Steak restaurant Gaucho ‘under threat’ after just eight months

Gaucho could be set to close after just eight months. Picture: Contributed.
Gaucho could be set to close after just eight months. Picture: Contributed.
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Jobs at Gaucho’s flagship restaurant on St Andrew Square are under threat as the company looks set to fall into administration.

The steak restaurant chain appears destined to crash into administration after its lenders opted not to pursue a rescue deal.

About 1500 jobs are in jeopardy across the UK following the predicted collapse of the group.

And there is set to be job losses at the chain’s St Andrew Square, which opened amid great fanfare just eight months ago, as well as for staff at the chain’s CAU restaurant on Castle Street.

The company has filed a notice of intention to appoint Deloitte as its administrator.

It is understood that all of the rescue options have been rejected by the current syndicate behind the group.

Gaucho, which specialised in prime cuts of free-range beef, is set to become the latest casualty of a grim year for the high street, with stores such as Poundworld, Maplin and Toys R Us all collapsing.

In total, 16 Gaucho restaurants are at risk, but are seen as a “viable business” from the administration.

The loss-making CAU-branded chain is likely to close.

Cau, described by Equistone as an “aspirational casual dining chain”, had been launched in 2010.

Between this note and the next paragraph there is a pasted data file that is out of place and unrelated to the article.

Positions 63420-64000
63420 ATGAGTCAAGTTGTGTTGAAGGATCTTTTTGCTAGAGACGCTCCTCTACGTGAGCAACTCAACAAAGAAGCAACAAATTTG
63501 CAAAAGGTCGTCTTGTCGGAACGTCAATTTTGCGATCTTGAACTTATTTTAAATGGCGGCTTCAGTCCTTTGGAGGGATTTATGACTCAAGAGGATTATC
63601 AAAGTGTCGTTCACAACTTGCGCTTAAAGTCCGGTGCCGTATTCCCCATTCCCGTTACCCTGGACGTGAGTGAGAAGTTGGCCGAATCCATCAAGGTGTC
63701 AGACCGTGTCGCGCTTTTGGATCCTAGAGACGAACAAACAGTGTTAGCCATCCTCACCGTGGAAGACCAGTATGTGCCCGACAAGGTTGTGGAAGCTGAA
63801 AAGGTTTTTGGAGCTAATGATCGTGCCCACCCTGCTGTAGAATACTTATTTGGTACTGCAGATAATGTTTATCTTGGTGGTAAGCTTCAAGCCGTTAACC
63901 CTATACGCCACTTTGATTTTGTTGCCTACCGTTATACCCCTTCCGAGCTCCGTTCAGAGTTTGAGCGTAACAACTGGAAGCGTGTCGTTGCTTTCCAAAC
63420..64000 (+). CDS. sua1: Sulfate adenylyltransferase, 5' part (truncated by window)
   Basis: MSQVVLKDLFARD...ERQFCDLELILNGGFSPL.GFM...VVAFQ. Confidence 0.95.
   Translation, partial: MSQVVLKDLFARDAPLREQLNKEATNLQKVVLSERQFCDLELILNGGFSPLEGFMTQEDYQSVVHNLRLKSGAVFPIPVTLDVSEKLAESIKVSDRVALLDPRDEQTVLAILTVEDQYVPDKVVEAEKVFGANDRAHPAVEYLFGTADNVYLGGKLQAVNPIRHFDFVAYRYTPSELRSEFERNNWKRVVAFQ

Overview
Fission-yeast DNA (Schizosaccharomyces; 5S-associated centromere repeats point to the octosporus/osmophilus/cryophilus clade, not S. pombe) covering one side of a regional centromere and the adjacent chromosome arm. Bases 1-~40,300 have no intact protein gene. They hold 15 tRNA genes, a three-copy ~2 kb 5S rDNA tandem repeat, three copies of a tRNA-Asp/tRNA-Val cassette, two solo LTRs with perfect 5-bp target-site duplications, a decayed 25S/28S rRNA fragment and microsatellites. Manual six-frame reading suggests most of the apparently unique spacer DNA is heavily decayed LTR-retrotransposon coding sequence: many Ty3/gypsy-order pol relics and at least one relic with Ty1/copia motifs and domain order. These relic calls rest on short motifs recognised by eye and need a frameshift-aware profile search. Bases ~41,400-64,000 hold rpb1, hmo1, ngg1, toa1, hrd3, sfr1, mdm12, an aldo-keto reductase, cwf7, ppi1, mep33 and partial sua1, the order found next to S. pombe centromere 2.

Gaucho, which specialises in Argentinean steaks and fine wine, has 12 restaurants in London, with others in Edinburgh, Birmingham, Leeds, Manchester, Dubai and Hong Kong.

It was reported the chain owed a seven-figure tax bill to HM Revenue and Customs.

The firm’s advisors had been trying to find a buyer for the 39 restaurants in the Gaucho and Cau chains. However, high debt levels and a complex legal structure meant it had been unable to find an “agreed, solvent solution”, a spokesperson said.

In a statement, a Gaucho spokesman said: “Despite an extensive options process, which attracted proposals from a number of parties, it is with regret that due to the complexities of the group’s legal structure, ongoing underperformance at CAU and the level of indebtedness, the directors have been unable to find an agreed, solvent solution.

“Consequently, the directors have filed in court a Notice of Intention to Appoint an administrator for the business.

“Until such time as the administrator has been appointed and agreed plans with management, it is business as usual.”

Despite the assertions, calls made to the Gaucho and Cau restaurants in Edinburgh by the Evening News yesterday were not answered.

Gaucho’s marketing director Matt Ford had said of Edinburgh’s high-spec Gaucho restaurant ahead of its launch: “We want it to be aspirational, but also accessible.”

Gaucho recently appointed a new management team in an attempt to stabilise its financial performance, although it had limited experience of the restaurant sector. Prezzo, Jamie’s Italian, Byron and Carluccio’s are among restaurant chains to announce plans to close outlets, including those in the Capital, this year amid a hospitality sector squeeze.